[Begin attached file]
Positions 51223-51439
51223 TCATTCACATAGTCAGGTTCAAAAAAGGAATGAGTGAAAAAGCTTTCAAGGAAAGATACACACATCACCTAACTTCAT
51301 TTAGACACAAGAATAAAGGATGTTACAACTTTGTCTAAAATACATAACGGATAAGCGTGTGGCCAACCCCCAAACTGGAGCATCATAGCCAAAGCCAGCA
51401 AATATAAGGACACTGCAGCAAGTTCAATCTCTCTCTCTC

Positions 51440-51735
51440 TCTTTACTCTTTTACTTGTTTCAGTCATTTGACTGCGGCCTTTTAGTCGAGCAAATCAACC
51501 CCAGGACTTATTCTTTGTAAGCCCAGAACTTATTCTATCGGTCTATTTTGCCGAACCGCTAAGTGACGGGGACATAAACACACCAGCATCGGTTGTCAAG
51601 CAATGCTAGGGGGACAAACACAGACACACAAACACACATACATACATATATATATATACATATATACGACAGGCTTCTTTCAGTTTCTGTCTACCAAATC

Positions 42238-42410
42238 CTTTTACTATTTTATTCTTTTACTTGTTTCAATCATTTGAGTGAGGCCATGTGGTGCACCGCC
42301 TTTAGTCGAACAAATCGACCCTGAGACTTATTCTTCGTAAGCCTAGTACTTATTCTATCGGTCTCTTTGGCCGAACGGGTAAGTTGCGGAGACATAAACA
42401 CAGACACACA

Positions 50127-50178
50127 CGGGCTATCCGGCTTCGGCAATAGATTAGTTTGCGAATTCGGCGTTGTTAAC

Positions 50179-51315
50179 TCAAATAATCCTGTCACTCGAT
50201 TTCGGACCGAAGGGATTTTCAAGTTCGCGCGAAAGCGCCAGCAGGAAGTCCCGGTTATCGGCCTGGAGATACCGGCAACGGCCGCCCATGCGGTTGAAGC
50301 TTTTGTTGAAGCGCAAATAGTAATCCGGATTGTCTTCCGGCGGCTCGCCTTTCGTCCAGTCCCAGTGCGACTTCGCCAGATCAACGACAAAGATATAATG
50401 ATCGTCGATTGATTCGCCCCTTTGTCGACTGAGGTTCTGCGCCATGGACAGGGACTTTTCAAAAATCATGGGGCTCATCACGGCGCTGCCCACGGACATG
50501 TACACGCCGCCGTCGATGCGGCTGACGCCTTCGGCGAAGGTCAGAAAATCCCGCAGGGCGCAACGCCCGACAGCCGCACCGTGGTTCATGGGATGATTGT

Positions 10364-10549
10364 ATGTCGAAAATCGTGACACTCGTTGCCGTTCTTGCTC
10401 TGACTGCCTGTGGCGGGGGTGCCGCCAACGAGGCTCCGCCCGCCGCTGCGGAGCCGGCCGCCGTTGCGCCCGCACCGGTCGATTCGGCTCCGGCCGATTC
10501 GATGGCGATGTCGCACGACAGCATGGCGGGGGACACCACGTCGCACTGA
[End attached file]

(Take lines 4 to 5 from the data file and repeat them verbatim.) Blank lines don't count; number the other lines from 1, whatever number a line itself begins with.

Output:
51401 AATATAAGGACACTGCAGCAAGTTCAATCTCTCTCTCTC

Positions 51440-51735